DD-700 General Specifications
Class: Allen M. Sumner class destroyer
Complement: 336 Officers and Enlisted
Displacement: 2200 tons
Length: 376 feet 6 inches
Beam: 40 feet
Draft: 15 feet 8 in
Range: 6500 Nautical Miles
Final Disposition: Sunk as a target 13 October 2001
USS HAYNSWORTH (DD-700)
Haynsworth(DD-700) was launched 15 April 1944 by the Federal Shipbuilding & Drydock Co.
N.J.; sponsored by Mrs. Haynsworth
widow of Comdr. Haynsworth; and commissioned 22 June 1944
Comdr. Robert Brodie
After shakedown in the Caribbean Haynsworth departed New York 20 September escorting Queen Mary with Prime Minister Winston Churchill on board. Rendezvousing with British escorts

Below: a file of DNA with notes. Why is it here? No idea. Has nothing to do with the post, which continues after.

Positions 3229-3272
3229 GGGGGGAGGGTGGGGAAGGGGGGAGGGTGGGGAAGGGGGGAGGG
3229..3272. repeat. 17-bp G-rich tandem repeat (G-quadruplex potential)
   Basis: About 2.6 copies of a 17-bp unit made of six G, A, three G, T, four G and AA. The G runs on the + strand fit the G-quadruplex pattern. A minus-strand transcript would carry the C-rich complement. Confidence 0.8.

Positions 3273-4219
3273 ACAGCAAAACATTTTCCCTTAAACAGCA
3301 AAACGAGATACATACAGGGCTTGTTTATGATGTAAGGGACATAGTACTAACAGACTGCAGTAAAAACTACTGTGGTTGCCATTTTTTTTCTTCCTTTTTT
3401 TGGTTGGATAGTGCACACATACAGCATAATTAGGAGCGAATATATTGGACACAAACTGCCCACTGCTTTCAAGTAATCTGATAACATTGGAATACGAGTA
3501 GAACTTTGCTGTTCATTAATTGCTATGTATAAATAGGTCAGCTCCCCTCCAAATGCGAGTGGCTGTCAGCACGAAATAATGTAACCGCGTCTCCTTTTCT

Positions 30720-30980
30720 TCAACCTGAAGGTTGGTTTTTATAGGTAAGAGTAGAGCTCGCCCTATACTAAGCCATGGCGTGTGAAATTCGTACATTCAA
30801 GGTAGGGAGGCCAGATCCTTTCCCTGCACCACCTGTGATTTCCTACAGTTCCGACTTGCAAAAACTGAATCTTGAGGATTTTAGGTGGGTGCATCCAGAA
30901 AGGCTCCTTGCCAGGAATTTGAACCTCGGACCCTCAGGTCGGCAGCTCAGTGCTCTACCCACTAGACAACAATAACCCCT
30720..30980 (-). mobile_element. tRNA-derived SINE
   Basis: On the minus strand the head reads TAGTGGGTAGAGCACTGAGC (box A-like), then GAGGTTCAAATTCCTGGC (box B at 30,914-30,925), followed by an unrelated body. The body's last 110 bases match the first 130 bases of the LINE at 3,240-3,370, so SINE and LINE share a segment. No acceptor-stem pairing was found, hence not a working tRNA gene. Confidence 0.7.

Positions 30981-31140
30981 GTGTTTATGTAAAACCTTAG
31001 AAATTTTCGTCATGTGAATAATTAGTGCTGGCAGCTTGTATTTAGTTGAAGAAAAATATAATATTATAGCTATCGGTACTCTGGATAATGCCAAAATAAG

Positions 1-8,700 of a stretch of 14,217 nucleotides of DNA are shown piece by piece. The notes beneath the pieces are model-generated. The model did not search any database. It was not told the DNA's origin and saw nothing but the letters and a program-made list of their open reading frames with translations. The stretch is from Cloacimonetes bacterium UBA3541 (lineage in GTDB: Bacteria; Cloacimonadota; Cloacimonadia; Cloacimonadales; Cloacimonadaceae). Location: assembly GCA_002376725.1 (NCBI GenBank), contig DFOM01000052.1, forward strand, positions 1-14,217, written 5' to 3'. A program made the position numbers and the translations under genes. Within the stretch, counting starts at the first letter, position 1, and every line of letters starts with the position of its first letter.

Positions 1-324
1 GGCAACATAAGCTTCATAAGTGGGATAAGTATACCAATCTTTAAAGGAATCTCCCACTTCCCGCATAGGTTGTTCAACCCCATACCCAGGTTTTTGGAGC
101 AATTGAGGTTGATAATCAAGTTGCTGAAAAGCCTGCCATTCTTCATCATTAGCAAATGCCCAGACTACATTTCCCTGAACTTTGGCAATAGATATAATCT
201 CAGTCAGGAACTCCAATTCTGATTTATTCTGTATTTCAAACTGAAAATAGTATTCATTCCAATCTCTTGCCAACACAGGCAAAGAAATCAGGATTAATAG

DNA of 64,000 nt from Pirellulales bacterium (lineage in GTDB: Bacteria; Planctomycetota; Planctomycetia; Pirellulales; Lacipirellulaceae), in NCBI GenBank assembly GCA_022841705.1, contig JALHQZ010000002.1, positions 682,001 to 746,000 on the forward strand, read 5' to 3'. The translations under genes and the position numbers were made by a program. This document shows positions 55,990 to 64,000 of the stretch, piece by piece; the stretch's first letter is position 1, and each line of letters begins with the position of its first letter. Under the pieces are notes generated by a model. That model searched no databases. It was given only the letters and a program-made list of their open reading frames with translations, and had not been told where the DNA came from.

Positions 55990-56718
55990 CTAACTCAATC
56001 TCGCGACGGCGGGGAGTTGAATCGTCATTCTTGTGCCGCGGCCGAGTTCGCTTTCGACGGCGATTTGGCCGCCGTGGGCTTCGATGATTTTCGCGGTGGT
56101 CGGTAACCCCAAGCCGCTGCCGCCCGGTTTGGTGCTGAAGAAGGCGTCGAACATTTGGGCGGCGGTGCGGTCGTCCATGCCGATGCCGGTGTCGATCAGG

she returned to New York and sailed 26 September via the Canal Zone and San Pedro
arriving Pearl Harbor 20 October. Haynsworth sailed 16 December for Ulithi and joined Vice Admiral J. S. McCain's Fast Carrier Task Force 3S for the final assaults on the Japanese. During the next 3 months she operated with the 3d and 5th Fleets as part of the screen for the Fast Carrier Task Force; the primary mission being to conduct air strikes against strategic Japanese positions along the China coast
and to harass enemy shipping during the landings at Luzon 9 January 1945.
The day after the invasion was launched
Task Force 38 moved into the South China Sea and conducted raids on the China coast and Indochina
doing much damage to the enemy. Launching one final raid against Okinawa
Haynsworth retired to Ulithi 26 January. She sortied 10 February with Admiral Marc Mitscher's Fast Carrier Force 58 for strikes against airfields